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Serovar-specific prevalence and risk factors for leptospirosis among dogs: 90 cases (1997–2002)

Michael P. Ward BVSc, MSc, MPVM, PhD1, Lynn F. Guptill DVM, PhD, DACVIM2, Annalisa Prahl DVM3, and Ching Ching Wu DVM, PhD4
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  • 1 Department of Veterinary Pathobiology, School of Veterinary Medicine, Purdue University, West Lafayette, IN 47907-2027.
  • | 2 Department of Veterinary Clinical Sciences, School of Veterinary Medicine, Purdue University, West Lafayette, IN 47907-2027.
  • | 3 Department of Veterinary Clinical Sciences, School of Veterinary Medicine, Purdue University, West Lafayette, IN 47907-2027.
  • | 4 Department of Veterinary Pathobiology, School of Veterinary Medicine, Purdue University, West Lafayette, IN 47907-2027.

Abstract

Objective—To estimate serovar-specific prevalence of leptospirosis by use of veterinary teaching hospital and laboratory submission data; describe annual and seasonal patterns of leptospirosis; and identify risk factors for age, sex, and breed.

Design—Retrospective study.

Animals—90 dogs with leptospirosis.

Procedures—Hospital records of dogs examined at Purdue University Veterinary Teaching Hospital with a diagnosis of leptospirosis and laboratory records of dogs from which sera were tested for antibodies against Leptospira spp at Purdue University Animal Disease Diagnostic Laboratory from 1997 through 2002 were reviewed. The likely infecting Leptospira serovar was identified. Seasonal and annual prevalences were calculated by use of hospital population at risk (hospital cases) or serologic testing submissions (diagnostic laboratory cases). Age-, sex-, and breed-specific risk factors for hospital cases were estimated by odds ratios.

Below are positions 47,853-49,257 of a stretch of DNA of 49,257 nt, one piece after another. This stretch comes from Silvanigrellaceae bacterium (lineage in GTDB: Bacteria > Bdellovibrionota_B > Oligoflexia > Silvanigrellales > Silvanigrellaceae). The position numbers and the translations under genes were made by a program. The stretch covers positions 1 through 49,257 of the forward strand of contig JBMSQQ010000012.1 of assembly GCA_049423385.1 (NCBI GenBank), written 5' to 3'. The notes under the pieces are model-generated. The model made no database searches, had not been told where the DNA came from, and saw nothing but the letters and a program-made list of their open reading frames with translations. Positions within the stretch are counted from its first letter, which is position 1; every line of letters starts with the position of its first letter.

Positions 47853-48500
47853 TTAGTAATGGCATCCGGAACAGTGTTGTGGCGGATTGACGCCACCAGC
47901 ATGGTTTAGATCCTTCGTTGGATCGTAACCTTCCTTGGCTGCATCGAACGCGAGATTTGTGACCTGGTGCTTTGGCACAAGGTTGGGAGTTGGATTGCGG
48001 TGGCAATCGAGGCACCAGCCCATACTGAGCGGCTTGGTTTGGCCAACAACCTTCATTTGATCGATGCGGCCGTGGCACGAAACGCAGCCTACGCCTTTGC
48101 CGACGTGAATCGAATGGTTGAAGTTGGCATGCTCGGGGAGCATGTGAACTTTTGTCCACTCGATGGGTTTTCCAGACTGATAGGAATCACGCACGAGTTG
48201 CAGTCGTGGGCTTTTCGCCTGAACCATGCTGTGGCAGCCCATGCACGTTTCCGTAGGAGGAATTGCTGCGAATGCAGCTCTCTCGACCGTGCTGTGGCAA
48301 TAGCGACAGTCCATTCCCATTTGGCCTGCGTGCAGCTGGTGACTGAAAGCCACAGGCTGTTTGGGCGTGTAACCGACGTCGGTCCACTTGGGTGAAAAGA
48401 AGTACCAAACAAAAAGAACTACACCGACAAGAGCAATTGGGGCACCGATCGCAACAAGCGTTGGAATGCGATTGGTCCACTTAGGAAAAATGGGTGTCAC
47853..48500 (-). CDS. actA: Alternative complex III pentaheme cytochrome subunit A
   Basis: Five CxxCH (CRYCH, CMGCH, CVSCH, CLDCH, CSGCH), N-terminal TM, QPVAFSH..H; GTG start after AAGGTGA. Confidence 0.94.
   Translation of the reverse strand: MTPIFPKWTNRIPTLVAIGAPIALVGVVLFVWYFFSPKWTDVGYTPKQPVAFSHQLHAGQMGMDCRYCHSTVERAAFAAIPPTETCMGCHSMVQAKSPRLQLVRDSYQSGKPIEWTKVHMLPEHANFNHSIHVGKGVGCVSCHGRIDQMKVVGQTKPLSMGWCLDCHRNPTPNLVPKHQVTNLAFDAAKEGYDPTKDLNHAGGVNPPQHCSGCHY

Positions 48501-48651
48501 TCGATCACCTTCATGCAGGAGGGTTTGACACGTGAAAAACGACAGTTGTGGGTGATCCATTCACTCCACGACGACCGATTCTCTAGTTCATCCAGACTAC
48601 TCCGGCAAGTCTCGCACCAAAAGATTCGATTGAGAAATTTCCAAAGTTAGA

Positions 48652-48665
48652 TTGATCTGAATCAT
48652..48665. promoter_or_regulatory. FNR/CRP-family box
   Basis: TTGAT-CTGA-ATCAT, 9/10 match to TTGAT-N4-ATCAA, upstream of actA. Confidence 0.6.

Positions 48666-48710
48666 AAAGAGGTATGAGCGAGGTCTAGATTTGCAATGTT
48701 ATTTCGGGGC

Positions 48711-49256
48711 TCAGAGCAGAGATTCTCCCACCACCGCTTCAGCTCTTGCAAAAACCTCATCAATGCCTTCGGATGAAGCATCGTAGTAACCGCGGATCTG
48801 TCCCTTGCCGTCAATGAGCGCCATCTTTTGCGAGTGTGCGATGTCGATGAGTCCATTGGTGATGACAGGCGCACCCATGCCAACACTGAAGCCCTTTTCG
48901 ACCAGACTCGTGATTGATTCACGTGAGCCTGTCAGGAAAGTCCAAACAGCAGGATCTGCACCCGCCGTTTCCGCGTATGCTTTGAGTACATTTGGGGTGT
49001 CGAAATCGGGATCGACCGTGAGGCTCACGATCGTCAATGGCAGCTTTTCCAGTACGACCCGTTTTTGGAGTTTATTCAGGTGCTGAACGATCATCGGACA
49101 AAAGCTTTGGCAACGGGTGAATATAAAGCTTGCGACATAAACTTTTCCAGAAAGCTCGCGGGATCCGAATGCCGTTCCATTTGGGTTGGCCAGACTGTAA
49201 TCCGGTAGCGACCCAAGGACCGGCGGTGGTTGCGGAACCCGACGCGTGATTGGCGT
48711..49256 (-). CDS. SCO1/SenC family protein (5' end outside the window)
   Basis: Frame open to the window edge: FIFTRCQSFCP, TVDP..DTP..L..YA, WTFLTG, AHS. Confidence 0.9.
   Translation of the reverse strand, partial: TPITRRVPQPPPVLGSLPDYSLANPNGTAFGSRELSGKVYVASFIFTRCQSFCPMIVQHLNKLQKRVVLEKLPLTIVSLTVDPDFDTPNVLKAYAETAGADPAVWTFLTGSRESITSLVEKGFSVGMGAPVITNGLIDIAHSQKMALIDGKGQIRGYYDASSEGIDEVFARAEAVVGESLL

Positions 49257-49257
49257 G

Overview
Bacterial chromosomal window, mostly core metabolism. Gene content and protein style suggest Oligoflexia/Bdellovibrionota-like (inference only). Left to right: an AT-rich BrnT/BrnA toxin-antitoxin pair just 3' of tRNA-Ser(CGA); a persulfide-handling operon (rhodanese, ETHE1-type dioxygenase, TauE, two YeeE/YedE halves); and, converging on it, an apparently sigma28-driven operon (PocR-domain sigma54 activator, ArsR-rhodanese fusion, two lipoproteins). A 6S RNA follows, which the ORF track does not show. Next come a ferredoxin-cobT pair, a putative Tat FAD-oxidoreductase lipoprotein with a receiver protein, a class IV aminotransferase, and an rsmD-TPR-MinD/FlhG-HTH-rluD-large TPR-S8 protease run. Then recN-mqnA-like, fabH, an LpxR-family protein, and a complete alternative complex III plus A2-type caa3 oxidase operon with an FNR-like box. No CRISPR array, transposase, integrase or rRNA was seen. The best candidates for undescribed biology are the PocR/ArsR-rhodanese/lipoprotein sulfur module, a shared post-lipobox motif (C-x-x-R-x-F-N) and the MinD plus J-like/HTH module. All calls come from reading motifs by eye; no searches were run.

Results—Of the 39 hospitalized dogs identified, 34 had been serologically tested, and 22 of those were infected with Leptospira kirschneri serovar grippotyphosa. Of the 51 diagnostic laboratory cases, 59% had a reciprocal titer ≥ 800 against serovar grippotyphosa. Diagnostic laboratory cases were more common in summer, whereas hospital cases of leptospirosis were more common in fall. Male dogs were at significantly greater risk of leptospirosis than female dogs; and dogs 4 to 6.9 years old were at significantly greater risk than dogs < 1 year old.

Conclusions and Clinical RelevanceL kirschneri serovar grippotyphosa infection was associated with most cases of leptospirosis in dogs. Use of an effective vaccine that includes this serovar is advisable for dogs at risk of leptospirosis. (J Am Vet Med Assoc 2004;224:1958–1963)

Abstract

Objective—To estimate serovar-specific prevalence of leptospirosis by use of veterinary teaching hospital and laboratory submission data; describe annual and seasonal patterns of leptospirosis; and identify risk factors for age, sex, and breed.

Design—Retrospective study.

Animals—90 dogs with leptospirosis.

Procedures—Hospital records of dogs examined at Purdue University Veterinary Teaching Hospital with a diagnosis of leptospirosis and laboratory records of dogs from which sera were tested for antibodies against Leptospira spp at Purdue University Animal Disease Diagnostic Laboratory from 1997 through 2002 were reviewed. The likely infecting Leptospira serovar was identified. Seasonal and annual prevalences were calculated by use of hospital population at risk (hospital cases) or serologic testing submissions (diagnostic laboratory cases). Age-, sex-, and breed-specific risk factors for hospital cases were estimated by odds ratios.

Results—Of the 39 hospitalized dogs identified, 34 had been serologically tested, and 22 of those were infected with Leptospira kirschneri serovar grippotyphosa. Of the 51 diagnostic laboratory cases, 59% had a reciprocal titer ≥ 800 against serovar grippotyphosa. Diagnostic laboratory cases were more common in summer, whereas hospital cases of leptospirosis were more common in fall. Male dogs were at significantly greater risk of leptospirosis than female dogs; and dogs 4 to 6.9 years old were at significantly greater risk than dogs < 1 year old.

Conclusions and Clinical RelevanceL kirschneri serovar grippotyphosa infection was associated with most cases of leptospirosis in dogs. Use of an effective vaccine that includes this serovar is advisable for dogs at risk of leptospirosis. (J Am Vet Med Assoc 2004;224:1958–1963)